Continuing protest over abolition of 10% tax band
When the budget was announced in March, accountants predicted that more than 1.8 million of the poorest workers would be forced to pay more than 60% tax on thousands of pounds of their income. This followed the proposals to scrap the 10% tax rate. They claimed this action would prove to be a disincentive to work for many. (The Times, March 13, 2008).
A spokesman for HMRC said: 'There is a small group of people affected by the loss of the 10%t rate, but two thirds of that group will receive extra benefits to compensate. You are always going to be better off in work than not in work. In part the increase in the figures is because of the introduction of tax credits in 2003.' (The Times, March 13, 2008)
David Cameron decided to support rebel Labour MPs in their bid to retain the 10% tax band. His decision has been criticised by the Conservative peer who chaired the Tory party's Tax Reform Commission, former cabinet minister Lord Forsyth of Drumlean, as it does not address one of the key issues. Lord Forsyth's report recommended abolition of the 10% tax band but in addition, raising the personal allowance to £7,185. That would mean two and a half million people taken out of paying tax at all. This recommendation came six months before Gordon Brown announced the measure in his final Budget. However, Mr Brown did not take on the Commission's proposal that personal allowances should be increased.
Angela Eagle, the Treasury Minister, appeared on the Radio 4 programme Any Questions on Friday 18th April and seemed to suggest that concessions were being prepared. However, senior sources at Number 11 Downing Street have since insisted that the policy will not change. Protest and debate continued while Gordon Brown was in the USA last week. He flew back to Britain on Saturday 19th April to face down the storm. (The Times, 19 April 2008)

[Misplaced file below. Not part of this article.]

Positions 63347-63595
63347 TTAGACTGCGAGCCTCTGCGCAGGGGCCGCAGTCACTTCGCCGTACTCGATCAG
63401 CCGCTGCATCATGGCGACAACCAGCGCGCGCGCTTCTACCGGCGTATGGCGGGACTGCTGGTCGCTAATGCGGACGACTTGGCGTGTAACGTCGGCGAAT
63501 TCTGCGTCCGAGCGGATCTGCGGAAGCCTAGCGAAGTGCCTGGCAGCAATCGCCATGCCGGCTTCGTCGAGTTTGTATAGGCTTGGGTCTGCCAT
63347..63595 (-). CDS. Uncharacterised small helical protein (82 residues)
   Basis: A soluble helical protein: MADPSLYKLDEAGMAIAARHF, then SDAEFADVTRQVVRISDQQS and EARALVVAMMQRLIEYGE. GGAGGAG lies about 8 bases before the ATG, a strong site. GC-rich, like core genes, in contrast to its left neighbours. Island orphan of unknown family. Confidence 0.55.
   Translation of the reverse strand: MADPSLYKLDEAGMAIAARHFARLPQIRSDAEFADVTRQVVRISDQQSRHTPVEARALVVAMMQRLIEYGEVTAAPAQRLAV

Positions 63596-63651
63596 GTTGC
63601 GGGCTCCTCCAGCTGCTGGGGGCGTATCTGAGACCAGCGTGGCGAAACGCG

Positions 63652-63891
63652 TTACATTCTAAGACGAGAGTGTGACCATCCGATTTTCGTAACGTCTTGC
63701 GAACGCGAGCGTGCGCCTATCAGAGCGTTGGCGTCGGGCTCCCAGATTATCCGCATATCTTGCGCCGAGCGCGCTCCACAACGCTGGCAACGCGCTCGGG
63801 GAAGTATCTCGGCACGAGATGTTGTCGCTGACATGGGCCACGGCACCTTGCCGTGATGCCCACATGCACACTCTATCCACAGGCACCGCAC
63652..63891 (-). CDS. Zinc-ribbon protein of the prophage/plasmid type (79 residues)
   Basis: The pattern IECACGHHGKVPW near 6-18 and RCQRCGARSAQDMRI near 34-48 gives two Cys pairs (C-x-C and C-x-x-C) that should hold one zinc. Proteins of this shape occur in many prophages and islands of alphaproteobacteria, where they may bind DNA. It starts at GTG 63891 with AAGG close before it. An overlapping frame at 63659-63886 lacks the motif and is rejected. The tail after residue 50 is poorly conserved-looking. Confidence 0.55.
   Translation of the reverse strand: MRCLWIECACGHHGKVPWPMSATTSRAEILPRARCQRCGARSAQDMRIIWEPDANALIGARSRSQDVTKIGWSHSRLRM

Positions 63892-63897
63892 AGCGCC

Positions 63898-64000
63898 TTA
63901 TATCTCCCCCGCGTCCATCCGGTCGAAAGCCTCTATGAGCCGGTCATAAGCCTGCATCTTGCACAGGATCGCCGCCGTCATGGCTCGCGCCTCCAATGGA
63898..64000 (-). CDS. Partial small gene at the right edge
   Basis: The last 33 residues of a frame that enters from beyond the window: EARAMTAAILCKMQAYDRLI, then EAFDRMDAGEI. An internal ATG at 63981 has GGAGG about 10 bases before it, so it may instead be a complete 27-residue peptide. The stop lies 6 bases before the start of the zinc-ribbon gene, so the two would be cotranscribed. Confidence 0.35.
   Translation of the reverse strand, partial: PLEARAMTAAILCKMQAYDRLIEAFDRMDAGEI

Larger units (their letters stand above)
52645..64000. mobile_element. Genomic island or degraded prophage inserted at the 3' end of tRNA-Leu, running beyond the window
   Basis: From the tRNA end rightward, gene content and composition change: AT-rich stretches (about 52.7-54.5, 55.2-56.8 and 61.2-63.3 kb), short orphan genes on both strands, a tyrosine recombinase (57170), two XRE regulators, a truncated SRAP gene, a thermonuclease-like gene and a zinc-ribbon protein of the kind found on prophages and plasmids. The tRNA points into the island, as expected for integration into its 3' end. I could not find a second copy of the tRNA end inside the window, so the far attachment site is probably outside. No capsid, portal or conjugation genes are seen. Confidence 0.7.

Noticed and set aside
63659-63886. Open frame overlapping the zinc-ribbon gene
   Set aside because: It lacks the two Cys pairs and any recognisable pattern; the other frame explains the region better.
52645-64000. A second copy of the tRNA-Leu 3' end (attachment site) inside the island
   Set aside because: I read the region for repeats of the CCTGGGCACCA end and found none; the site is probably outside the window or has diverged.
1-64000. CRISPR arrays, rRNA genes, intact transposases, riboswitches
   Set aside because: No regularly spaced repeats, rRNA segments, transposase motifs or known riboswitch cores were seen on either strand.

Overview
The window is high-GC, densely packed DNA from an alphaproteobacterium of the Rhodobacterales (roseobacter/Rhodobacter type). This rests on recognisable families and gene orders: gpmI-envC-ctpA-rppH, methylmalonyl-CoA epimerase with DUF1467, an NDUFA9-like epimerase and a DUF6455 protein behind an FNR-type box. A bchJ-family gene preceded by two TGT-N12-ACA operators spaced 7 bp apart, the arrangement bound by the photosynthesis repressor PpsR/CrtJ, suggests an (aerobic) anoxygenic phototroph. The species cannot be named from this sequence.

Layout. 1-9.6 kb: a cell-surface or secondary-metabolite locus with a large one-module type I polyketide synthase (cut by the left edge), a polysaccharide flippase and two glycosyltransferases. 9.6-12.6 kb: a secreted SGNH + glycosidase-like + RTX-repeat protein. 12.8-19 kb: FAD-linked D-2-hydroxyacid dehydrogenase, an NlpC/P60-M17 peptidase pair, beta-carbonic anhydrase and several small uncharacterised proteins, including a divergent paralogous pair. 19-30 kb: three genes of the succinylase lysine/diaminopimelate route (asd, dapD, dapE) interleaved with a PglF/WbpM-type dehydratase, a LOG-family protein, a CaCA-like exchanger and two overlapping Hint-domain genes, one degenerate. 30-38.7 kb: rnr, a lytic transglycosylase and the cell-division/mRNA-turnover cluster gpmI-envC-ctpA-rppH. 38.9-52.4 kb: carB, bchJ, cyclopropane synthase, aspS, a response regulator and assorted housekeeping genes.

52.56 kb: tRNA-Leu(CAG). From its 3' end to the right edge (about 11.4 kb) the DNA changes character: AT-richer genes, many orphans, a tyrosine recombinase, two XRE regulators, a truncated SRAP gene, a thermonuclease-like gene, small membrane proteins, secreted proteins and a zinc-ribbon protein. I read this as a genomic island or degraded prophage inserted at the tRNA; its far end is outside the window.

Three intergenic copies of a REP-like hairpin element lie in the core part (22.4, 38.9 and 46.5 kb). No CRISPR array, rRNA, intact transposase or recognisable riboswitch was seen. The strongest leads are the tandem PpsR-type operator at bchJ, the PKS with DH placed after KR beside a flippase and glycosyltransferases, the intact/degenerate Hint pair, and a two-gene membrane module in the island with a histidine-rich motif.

The Prime Minister told GMTV that changes to tax credits combined with lowering the basic rate of tax from 22p to 20p were not being taken into account. He blamed the media for raising tensions and failing to report the issue properly while he was abroad. He believes that it is virtually impossible to say that people will lose out and that all the predictions made so far are out of date. He said: 'There are issues about how we get our message across to the public. we've cut the basic rate of tax from 22p to 20p, we've raised child benefit for seven million mothers and families in this country, we're raising the child tax credit, we're raising the pensioner's winter allowance, we're raising the pensioner's tax credit.' (The Times, 19 April 2008)
Gordon Brown faced new threats of resignations from his government over the weekend as the rebellion escalated. Yesterday five more ministerial aides broke cover to criticise his decision, with one declaring publicly that he is considering quitting and others known to be threatening to resign. (The Sunday Times, 20 April 2008)
See the Times 100 case study on Her Majesty's Revenue and Customs. In the UK, HMRC collects most taxes. This case study focuses upon the role of HMRC in collecting taxes and how these help the UK government to control the economy. The case also looks at the types of taxation used within the economy and the way in which HMRC communicates with businesses.
Potential Study Questions:
- What are the phases of the business cycle?
- Why do governments cut taxes in a recession?
- Explain the effects of recession on personal income and businesses.